Origin of prebend
Examples from the Web for prebend
The latter, notwithstanding his youth, had just obtained a prebend, when he began to lend an attentive ear to the Gospel.History of the Reformation of the Sixteenth Century, Volume III|J. H. Merle D'Aubign
The Prebend had little to do with Willenhall, except in name.The Annals of Willenhall|Frederick William Hackwood
It is well to note the pious exclamation of this prebend, for it will be quite important to the case afterward.The Philippine Islands, 1493-1898 - Volume 40 of 55|Francisco Colin
Educated at Oxford under the care of "the judicious Hooker," he obtained a prebend in the church of York.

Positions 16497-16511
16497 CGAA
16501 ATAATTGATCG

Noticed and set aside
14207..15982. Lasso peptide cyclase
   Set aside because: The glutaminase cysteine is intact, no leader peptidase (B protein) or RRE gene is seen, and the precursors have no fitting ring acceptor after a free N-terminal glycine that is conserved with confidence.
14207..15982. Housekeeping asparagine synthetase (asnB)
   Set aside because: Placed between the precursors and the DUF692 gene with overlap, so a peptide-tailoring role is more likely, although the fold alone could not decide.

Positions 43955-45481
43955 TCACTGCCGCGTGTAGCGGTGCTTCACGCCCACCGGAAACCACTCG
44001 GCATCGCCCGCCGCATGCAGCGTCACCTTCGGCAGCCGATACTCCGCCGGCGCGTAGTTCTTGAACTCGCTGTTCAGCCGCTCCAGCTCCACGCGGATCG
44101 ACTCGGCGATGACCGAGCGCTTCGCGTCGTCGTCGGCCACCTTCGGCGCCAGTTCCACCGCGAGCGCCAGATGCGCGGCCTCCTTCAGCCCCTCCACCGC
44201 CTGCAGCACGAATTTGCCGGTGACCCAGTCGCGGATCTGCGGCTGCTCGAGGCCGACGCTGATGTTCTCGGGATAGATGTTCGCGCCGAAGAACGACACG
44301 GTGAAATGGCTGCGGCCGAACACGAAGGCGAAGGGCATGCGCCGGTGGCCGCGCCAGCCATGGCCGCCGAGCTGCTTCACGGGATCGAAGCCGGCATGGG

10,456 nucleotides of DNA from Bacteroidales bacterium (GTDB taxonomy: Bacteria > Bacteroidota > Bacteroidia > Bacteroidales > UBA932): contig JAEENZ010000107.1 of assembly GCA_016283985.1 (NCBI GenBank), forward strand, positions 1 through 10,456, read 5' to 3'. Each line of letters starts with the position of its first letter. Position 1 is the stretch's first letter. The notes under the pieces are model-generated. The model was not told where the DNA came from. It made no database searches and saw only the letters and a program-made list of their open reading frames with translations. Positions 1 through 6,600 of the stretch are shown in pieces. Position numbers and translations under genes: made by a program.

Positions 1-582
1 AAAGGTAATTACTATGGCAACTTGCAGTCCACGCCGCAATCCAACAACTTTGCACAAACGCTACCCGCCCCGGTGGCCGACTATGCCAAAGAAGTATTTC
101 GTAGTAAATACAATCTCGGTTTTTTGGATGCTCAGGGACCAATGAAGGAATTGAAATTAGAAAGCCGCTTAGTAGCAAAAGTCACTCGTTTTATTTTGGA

And as for the prebend, after what has passed, of course you must accept it.Framley Parsonage|Anthony Trollope
British Dictionary definitions for prebend
Word Origin for prebend
Word Origin and History for prebend
early 15c., from Old French prebende, earlier provende (12c.) and directly from Medieval Latin prebenda "allowance," from Late Latin praebenda "allowance, pension" (see provender). Related: Prebendary.